Melvin Brewing Co. co-founder Jeremy Tofte is an unconventional guy. He lives in a Mercedes-Benz Sprinter van, which he drives to beer festivals across the country. The van has everything he needs: his mountain bike, snowboards, surfboards, TV and a PlayStation.
“I’ve been on the road for about two years now,” Tofte told Brewbound last week. “Now I can be on the road in style and comfort.”
Tofte’s version of mobile-home living started a couple of years ago. Rents in his home of Jackson, Wyoming, were skyrocketing. Meanwhile, Tofte found himself on the road promoting Melvin Brewing, which he co-founded with Kirk McHale in 2009, more than at home.
“It just came down to economics,” Tofte said. “It didn’t make sense to pay crazy money to live in Jackson since I’m on road so much, and I’d be living there part-time.”
For a year, Tofte lived in an old patrol bus. Then he upgraded to the sprinter van.
“It’s so much nicer to have your own house wherever you go,” he said. “Maybe someday Jackson will be affordable.”
Tofte wasn’t alone in struggling with living in Wyoming. Last year, despite opening a new 30-barrel in Alpine, Wyoming, Melvin struggled to find brewers willing to take the job.
“It’s not that easy to get people to move to the middle of nowhere,” Tofte said. “It takes a special person to move to Alpine, Wyoming, to make amazing beer.”
The challenge of attracting brewers ended up affecting Melvin’s ability to produce. Last year, the brewery — named 2015’s Small Brewer of the Year at the Great American Beer Festival — produced just under 8,500 barrels of beer, Tofte told Brewbound.
“We would have done more, but we just couldn’t find enough brewers right away,” he said.
But now, Tofte thinks he’s found the right people. Dave Chichura, a veteran brewer with stints at Oskar Blues and Bell’s, answered the call to lead the Alpine production brewery. Meanwhile, co-founder Kirk McHale is holding down Melvin’s 3-barrel system in Jackson. And Tofte credited Andrea Baillo, the company’s quality assurance and lab manager, with helping the company scale up its 3-barrel batches to 30-barrel batches while keeping Melvin’s beer consistent.
“She tests every single batch from beginning to end,” Tofte said. “She’s got our back and she’s going to make sure every beer meets our expectations.”
With the team in place, Melvin has been able to ramp up production — there’s an expected 15,000 barrels coming out of its breweries this year, and up to 20,000 next, the result of installing six new 240-barrel fermentation tanks at its Alpine facility, a project that is expected to be completed later this year.
“We just want to grow smart and not start pushing into markets that we are not ready for and that aren’t ready for us Tofte said.
Melvin’s growth plan will be driven by the recent hire of a new national sales director, Ted Whitney, who previously served as a sales director for Avery Brewing and 21st Amendment. Tofte said Whitney’s decade or so of experience should help Melvin grow in a smart way.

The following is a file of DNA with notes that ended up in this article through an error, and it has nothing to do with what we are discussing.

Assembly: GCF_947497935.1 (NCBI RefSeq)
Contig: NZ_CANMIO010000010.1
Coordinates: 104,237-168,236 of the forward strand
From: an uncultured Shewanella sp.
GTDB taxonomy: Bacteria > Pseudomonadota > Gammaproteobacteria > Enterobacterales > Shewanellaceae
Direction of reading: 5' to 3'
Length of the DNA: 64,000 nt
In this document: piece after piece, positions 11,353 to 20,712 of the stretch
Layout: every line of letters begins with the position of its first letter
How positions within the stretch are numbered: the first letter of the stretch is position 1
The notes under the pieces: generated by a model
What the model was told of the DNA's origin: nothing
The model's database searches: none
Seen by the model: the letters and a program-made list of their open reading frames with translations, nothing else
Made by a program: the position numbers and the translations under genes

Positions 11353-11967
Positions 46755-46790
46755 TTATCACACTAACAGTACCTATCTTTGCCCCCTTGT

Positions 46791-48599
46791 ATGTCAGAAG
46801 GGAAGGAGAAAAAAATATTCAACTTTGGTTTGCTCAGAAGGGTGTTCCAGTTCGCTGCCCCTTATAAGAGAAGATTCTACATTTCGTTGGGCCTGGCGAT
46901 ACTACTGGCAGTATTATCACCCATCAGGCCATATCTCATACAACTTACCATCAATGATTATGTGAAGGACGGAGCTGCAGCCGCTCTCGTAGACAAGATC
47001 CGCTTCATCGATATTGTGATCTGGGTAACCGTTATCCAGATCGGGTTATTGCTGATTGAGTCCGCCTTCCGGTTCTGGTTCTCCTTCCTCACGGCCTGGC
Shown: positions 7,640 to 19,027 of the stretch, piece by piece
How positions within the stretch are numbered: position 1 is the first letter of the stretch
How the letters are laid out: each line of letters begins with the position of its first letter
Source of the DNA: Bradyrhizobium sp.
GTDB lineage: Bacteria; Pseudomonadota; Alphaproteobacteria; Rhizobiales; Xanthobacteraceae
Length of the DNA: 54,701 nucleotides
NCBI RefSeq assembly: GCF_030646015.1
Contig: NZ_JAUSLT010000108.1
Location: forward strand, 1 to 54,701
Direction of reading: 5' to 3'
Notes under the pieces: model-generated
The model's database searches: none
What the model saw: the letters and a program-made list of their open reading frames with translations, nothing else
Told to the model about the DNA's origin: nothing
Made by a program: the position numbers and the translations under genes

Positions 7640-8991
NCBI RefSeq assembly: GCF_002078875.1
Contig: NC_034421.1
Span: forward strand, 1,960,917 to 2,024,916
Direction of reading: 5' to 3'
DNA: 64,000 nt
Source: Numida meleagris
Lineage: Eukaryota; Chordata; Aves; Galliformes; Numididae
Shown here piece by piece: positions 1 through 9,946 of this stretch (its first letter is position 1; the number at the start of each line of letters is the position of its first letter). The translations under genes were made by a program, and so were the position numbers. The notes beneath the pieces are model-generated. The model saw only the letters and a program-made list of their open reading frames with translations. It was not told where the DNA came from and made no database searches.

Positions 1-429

Melvin will build its distribution footprint slowly, Tofte said. In the next couple of years, the plan is to conquer California, starting in craft beer haven San Diego as well as Los Angeles and eventually moving toward the middle of the state.
As for the East Coast, Tofte has already held meetings with distributors, but East Coast sales in New York and Boston likely will not occur until 2019.
“At least we have it on the radar now,” he said, “so that when we do do it, we do it right.”
Those are lofty goals for someone crisscrossing the coasts in a van. But Melvin Brewing has learned from its Portland, Oregon, distribution expansion on how to grow slowly, even if the Beervana launch went a little too well, Tofte told Brewbound.
“If we hadn’t opened Portland, everything would be chill and we’d be making beer at an easy pace,” he said. “That took us to the next stratosphere.”
So Melvin will build deeper roots in the territories that already carry the brewery’s beer: Wyoming, Portland, Denver and Seattle. Digging deeper into Washington state, Melvin Brewing is opening a 7-barrel brewpub in Tofte’s hometown of Bellingham, a city of about 82,000 people, in mid-April.
“They have some of the best mountain biking in the country there,” Tofte said. “So why not put a brewery there?”
Although Melvin is known for IPAs, Tofte said he expects the brewpub will offer something completely different to drinkers: Swedish beers.
“Everyone expects us to make IPAs,” Tofte said. “We already got those on lockdown. I’m so excited. There are no hops in these. There’s none. And they’ll like it.”
Sales of Melvin’s flagship IPAs — Melvin IPA and 2×4 Double IPA, which won gold medals at the 2012 Great American Beer Fest and 2014 World Beer Cup — were “just gangbusters” last year, Tofte said.
“We just couldn’t make enough of them all last summer,” Tofte said. “It was out of control.”
Melvin won’t stray from its IPA ethos this year. The brewery will debut four different imperial IPAs during Melvin’s multi-city 2×4 Day celebration on February 4 — a party with a spokesman this year, lumber-toting 1980s pro wrestling star “Hacksaw” Jim Duggan.
The company’s growth belies a strict adherence to maintaining demand: The four beers in its prestigious RIIPA (Rotation Imperial IPAs) Series — Imperial IPA, Drunken Master Imperial IPA, Citradamus Imperial IPA and Lambda Triple IPA — will be available on draft and in cans throughout the year. However, no two beers will be served within the same state at the same time, with the exception of 2×4 Day, Tofte said.
“We slayed it every single time,” Tofte said. “We haven’t made a bad beer.”